It's not been a good week for the Clippers (and certainly not for Clippers fans). After finally starting to get recognition for their good play and contender candidacy at the start of this week, they've been getting clobbered by what seems like a perfect storm for unanimous national derision. At this rate I may have to start trawling last year's Posting and Toasting archives to find the inspiration to craft truly beautiful and lamenting prose.
It feels like the Clippers are getting beaten up on excessively by media types, yet at the same time the near future feels dark almost to the point of no return. The crowd of frothing bloggerazi tripping over one another to lambast this team has never been bigger — you can't spend more than five seconds on Twitter without hearing someone scream about how the Clippers are entitled flopping overrated assholes who've never won diddly squat. My head hurts.
Let's talk about this game for a little bit. Once news of Blake Griffin's surgery broke, we knew this wasn't going to end well for the Clippers. No Griffin, no Redick, no bench, and the third game for the team in a span of less than 72 hours. It was competitive to start, as Spencer Hawes reclaimed the starting role that he had cherished so dearly for most of his NBA career. Hawes has openly admitted the unfamiliarity of coming off the bench is a huge factor in his down season, and he testified to that today, going for 9 in the opening quarter and 17 in the first half (which ties a season-high set all the way back in Game 3 vs. Sacramento). On the flip side, he only came up with 1 rebound and zero assists in 35 minutes.
You can see how playing with Chris Paul was a huge advantage for him; CP3 constantly found him off the pick-and-roll and gave him the ball in a position to make good plays. Contrast that with his usual running mate Jamal Crawford, who doesn't have the same court vision or selflessness. In this game there were more than a few occasions where Jamal had two players on him after a Hawes screen, but the ball never found its way back to the open man. His shooting slump continues
The Clippers led 26-22 near the end of the 1st quarter before the reserve units emerged in full force. Once that happened, ne'er-do-wells Reggie Jackson and Mitch McGary (playing his first extended meaningful minutes of the season) shot the ball as if a single miss would kill them — they finished a combined 14-15 for 34 points. The pair helped trigger a 12-0 run that catapulted the Thunder into a lead that would never be challenged.
Los Angeles held firm for most of the 1st half, keeping the deficit in a manageable 8-14 point range. Unfortunately, after halftime the Thunder came out guns firing. Russell Westbrook, who had historically struggled against the Clippers before last year, broke out of his first-half shooting slump and became the Westbrook who terrrorized this team last postseason. Misses were not on the menu for Oklahoma City that quarter, and whatever fell off the rim came under the five-second rule, with offensive boards galore. It was a 44-22 margin after three quarters and for much of the game the Thunder had more offensive rebounds than the Clips did total rebounds.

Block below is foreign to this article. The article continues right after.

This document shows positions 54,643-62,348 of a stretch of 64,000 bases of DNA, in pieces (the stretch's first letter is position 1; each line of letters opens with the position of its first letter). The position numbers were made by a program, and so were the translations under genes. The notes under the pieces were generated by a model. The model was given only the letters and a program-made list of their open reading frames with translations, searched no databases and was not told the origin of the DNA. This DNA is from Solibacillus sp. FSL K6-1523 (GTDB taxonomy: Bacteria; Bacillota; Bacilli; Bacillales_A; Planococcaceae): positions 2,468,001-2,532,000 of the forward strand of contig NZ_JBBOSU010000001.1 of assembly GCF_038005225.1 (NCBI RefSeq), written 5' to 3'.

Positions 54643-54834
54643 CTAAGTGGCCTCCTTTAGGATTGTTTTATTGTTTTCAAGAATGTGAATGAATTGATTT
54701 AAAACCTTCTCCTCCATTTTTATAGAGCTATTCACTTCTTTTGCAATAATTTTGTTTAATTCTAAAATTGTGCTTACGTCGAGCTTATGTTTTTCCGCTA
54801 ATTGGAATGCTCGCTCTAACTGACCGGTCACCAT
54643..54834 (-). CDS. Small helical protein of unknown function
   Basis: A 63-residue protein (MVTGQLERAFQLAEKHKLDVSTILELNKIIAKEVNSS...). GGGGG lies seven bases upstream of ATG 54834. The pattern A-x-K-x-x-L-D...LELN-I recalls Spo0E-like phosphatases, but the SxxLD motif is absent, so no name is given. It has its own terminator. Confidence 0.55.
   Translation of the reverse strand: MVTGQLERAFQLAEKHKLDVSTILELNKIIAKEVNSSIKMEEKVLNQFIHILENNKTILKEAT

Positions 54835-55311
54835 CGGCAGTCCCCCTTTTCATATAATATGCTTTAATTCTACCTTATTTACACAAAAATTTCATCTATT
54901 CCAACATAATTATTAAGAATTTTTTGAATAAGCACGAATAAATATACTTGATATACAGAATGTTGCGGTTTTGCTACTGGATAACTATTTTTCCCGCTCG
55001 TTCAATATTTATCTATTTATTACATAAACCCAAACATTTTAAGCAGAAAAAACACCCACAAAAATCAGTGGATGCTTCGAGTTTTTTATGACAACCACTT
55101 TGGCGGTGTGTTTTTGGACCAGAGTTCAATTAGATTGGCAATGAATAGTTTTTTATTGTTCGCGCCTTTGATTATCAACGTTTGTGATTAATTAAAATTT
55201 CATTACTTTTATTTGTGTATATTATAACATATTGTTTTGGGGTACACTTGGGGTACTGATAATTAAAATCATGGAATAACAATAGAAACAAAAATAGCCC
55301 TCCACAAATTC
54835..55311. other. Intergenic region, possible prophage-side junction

Yes, this was the second straight game giving up more than 120 (131 is the highest opponent score in the CP3 era), the third straight shellacking on national television, the fourth straight loss, and not quite yet the end of a hellacious 4-in-5 at the tail end of a NBA season-high eight-game road trip. It's not a good time to be a fan of a team that slid into the seventh seed following today's game, and within striking distance of the ninth. But as stated after the Raptors game, this team is not as bad as it looks — multiple factors are colliding simultaneously to create a drearier picture than reflects reality.
In addition to the schedule, the Clippers are still mired in a shooting slump, not having shot better than 36% from 3 since the Phoenix game before the road trip. And injuries are finally striking this team perhaps at the most difficult stretch of the season — Glen Davis joined the gang on sick leave after suffering back spasms in the second quarter. A team that already had highly publicized depth issues before recent events now has to come together and find a solution to the problems facing them before a brutal post-All-Star schedule threatens to swallow them whole and dump another lottery pick in the hands of the Eastern Conference.
As awful as that all sounds, I have faith that things will turn around shortly sooner or later. I've said it before and I won't back down now — the Clippers are making the Western Conference Finals this year. On to Dallas.